Between announcements on government investments and lab launches, most in the startup ecosystem are wondering what it will take to make Canada a leader in AI tech.
But for Kindred.AI founder and CSO Suzanne Gildert, the question is much bigger: once AI itself becomes more developed, will we need to establish robot rights?
Gildert tackled the question during the SingularityU Summit’s first Canadian event, which gathered thought leaders in sectors like AI, health, and finance to talk about the effect of exponential tech.
“We have to give them rights and responsibilities and we shouldn’t be afraid of it.”
Kindred.AI — which has been low-key about its developing — is working on human-like robots that can learn from humans wearing exoskeletons that perform certain tasks. She shared why she thinks robots should be built humanlike; it’s easier to augment them to our world built for humans than it would be to build entirely new infrastructure.
But the actual reason that she’s interested? It would be easier for human bodies to merge to AI if they’re built more humanlike.
“We can more easily merge with AI if it inhabits a similar body to ours,” said Gildert. “I want to augment my body and connect my brain to the cloud, and be part of the singularity. You only need to believe one of these arguments I’ve given to know that humanlike AI is definitely coming. That’s my big science fiction big picture.”
However, she acknowledges that this won’t happen anytime soon. In the meantime, as we build AI, we need to consider ethical issues in its development. Reinforcement learning – which requires giving robot a sense of good and bad, and therefore programming extreme pleasure and pain for them to learn the difference — could amount to torture.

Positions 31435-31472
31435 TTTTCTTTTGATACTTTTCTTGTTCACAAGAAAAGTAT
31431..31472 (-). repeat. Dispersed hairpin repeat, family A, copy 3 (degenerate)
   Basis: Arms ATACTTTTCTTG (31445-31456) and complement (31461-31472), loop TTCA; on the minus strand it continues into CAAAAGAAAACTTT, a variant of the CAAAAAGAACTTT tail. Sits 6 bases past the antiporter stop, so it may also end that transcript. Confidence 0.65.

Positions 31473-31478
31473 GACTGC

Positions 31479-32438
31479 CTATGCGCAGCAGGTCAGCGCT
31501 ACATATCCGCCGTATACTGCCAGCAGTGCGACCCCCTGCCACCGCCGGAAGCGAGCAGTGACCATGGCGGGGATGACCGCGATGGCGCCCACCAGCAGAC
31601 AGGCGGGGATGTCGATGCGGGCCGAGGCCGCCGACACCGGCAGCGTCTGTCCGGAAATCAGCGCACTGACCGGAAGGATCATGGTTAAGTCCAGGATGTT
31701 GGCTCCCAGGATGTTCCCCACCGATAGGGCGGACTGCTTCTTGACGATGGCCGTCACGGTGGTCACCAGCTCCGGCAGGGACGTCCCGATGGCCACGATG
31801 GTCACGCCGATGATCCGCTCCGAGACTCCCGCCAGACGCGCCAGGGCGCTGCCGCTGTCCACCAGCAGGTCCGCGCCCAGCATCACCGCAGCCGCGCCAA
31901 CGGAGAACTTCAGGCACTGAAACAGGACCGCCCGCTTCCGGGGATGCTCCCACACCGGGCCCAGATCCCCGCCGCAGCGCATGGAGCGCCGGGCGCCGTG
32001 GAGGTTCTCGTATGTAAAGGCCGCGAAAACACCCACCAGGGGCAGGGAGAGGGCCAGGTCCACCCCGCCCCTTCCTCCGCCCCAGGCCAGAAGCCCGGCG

— Mell (@MellFeurtado13) October 11, 2017
At the same time, AI minds have data stored electronically to the cloud, and are subject to the same issues with data security. “But it’s not just passwords and not just personal information, it’s thoughts and dreams and personality.”
And, will humans have the right to delete AI minds as they develop their experiments? “Every time I reach for the delete button, I get an uneasy feeling. I’m wiping a being out of existence,” said Gildert. “Simple AI, I’m pretty sure I’m not causing suffering, but who knows in the future. At what point does it become not just an uneasy feeling, but unethical to press that button?”
She added that humans must expect AI to make mistakes, and that organizations like AI safety research committees are at odds with the idea that AI must learn from doing things wrong. To her, robots should be afforded a “childlike” phase.
“As a civilization, we’re giving birth to AI, and I don’t think that will cause us to lose humanity — but I think it’s a test of humanity,” Gildert said. “If we can pass this test and live with these beings and monsters, we can mature as a civilization. We have to give them rights and responsibilities and we shouldn’t be afraid of it, we should be humbled by it. And we as a species have some growing up to do alongside of them.”